Every day, June wakes at 7 and hits the snooze button twice. Every day. She never falls back asleep, but she hits the button and lets the minutes pass slowly, her eyes staring at the brightening wall. Snooze ‘til 7:09. Snooze ‘til 7:18. When she was young, she’d asked her mother why the clock makers set the snooze time to nine minutes. Who decides that? Her mother thought that nine was the hardest number to add so in the time you spent thinking what time you’ll hear the alarm again, you wake up. June disagrees. Nines are easy. Sevens are the hardest. Sixes are miserable too.
The third beep blares. She turns over and stares at the red light. She listens to the scratchy, whining buzz. Her arm extends and clicks the button. The room is silent but she hears her roommate in the kitchen.
June gets out of bed and turns on the shower. She steps on the scale and wishes she hadn’t. She brushes her teeth and puts on moisturizer. June pulls her hair into a ponytail, puts on deodorant and considers makeup. She shoves her feet into still-tied sneakers and pulls a white sweater on over her t-shirt.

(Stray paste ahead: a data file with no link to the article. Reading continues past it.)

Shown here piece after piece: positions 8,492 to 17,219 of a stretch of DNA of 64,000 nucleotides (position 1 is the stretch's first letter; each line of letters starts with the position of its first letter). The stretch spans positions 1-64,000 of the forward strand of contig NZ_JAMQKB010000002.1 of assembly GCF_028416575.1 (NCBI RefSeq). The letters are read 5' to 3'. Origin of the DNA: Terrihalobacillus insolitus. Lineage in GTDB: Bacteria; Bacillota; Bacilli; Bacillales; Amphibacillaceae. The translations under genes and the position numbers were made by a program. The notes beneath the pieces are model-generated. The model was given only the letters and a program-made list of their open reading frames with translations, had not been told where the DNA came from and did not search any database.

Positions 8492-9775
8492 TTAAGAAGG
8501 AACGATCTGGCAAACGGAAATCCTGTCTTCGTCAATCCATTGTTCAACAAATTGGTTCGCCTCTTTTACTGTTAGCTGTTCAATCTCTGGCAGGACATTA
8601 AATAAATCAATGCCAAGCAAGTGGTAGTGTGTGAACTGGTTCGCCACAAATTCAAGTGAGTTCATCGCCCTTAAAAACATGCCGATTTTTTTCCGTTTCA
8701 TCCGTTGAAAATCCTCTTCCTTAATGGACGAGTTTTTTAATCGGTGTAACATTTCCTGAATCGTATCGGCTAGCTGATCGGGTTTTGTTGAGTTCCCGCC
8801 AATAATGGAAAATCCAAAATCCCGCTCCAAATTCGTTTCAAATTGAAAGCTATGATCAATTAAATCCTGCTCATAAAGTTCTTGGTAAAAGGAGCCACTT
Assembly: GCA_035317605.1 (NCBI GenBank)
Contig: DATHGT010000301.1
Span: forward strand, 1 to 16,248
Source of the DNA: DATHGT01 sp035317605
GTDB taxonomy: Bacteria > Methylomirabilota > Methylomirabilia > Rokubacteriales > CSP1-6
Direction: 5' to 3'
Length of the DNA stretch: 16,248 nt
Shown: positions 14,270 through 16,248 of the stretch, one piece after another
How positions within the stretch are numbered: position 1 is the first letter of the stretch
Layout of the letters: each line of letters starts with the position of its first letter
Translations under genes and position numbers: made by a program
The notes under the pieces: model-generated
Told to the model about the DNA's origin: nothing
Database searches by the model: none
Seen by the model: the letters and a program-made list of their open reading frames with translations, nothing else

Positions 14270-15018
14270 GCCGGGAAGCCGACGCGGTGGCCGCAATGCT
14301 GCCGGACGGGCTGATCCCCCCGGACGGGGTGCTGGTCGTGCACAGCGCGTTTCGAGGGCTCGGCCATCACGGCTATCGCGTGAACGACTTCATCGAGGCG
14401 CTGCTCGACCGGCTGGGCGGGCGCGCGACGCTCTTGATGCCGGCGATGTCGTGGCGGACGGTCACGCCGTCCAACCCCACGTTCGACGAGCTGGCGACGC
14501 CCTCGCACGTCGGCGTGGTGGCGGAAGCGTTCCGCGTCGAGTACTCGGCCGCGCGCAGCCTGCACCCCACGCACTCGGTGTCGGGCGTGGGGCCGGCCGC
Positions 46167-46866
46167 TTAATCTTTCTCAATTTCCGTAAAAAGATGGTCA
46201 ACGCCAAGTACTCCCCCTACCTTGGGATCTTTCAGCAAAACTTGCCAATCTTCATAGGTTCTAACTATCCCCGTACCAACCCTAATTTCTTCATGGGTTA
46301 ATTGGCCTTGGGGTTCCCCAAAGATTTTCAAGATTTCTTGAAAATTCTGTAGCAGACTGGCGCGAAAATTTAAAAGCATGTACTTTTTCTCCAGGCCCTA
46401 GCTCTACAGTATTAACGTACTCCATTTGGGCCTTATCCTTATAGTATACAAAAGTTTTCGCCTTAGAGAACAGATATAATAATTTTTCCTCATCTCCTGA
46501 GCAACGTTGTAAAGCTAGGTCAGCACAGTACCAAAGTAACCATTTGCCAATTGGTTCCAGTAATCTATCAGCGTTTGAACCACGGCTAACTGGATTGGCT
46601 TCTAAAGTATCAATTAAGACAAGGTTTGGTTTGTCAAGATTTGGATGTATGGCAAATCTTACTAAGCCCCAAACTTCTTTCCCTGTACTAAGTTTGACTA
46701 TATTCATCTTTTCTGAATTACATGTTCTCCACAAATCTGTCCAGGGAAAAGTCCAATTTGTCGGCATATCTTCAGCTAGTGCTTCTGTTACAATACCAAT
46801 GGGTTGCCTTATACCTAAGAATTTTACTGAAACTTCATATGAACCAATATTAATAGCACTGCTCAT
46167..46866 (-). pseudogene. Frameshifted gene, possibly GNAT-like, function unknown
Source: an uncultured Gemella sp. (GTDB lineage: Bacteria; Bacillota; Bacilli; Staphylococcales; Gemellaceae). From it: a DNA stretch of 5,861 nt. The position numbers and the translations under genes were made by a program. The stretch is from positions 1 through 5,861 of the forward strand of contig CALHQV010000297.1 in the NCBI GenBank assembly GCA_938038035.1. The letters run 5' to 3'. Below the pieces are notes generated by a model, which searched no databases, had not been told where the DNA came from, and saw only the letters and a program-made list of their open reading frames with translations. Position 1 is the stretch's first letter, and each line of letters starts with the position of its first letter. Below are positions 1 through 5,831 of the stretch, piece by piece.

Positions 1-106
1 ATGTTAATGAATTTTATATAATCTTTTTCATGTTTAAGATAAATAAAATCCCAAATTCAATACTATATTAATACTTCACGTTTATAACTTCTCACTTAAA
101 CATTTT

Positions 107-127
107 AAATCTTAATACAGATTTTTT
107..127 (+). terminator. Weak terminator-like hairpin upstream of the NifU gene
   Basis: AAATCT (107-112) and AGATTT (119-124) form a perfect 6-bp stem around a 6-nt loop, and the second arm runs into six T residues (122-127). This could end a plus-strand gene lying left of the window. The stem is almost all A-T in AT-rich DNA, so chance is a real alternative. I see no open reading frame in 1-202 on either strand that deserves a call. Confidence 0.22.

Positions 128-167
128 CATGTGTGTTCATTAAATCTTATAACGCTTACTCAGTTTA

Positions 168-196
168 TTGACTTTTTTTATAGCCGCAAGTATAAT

Johnny has the scale on the kitchen table. He’s stacked up the clear baggies beside the scale, but they sag and tilt onto the table. June pulls a plastic cup from the cabinet and fills it. Half orange juice, half Dr. Pepper.
“That’s disgusting.” Johnny smiles. June shrugs and takes a sip. She watches him measure the powder into the tiny bags.
“How many?” She leans back in her chair.
“Four, but one on 59th.”
Johnny knows she hates going over there, hates that part of town. She hates the museums and the smiling tourists. Hates the nannies and the gurgling babies.
June grabs the four bags and he hands her the addresses. She needs to be at the restaurant in two hours. Four stops, two hours.
“Make me one?” June shoves the bags and paper in her back pocket and picks up the trimmed-down straw. Johnny pulls a line of powder from the pile, straightening it up with his Visa. June leans down, sticks the straw at the edge of the line and inhales. Hard, sharp. Instant clarity. She feels better. She feels alive. Running her hand over his shoulder, she heads toward the door.
This is my first visual prompt. Also, why am I so fucking depressing? Sorry. I considered writing about the two women ’bout to embrace in a sweet, friendly hug. I totally did. And then I realized that A) Hugs kinda gross me out and B) I don’t give a shit about happy people.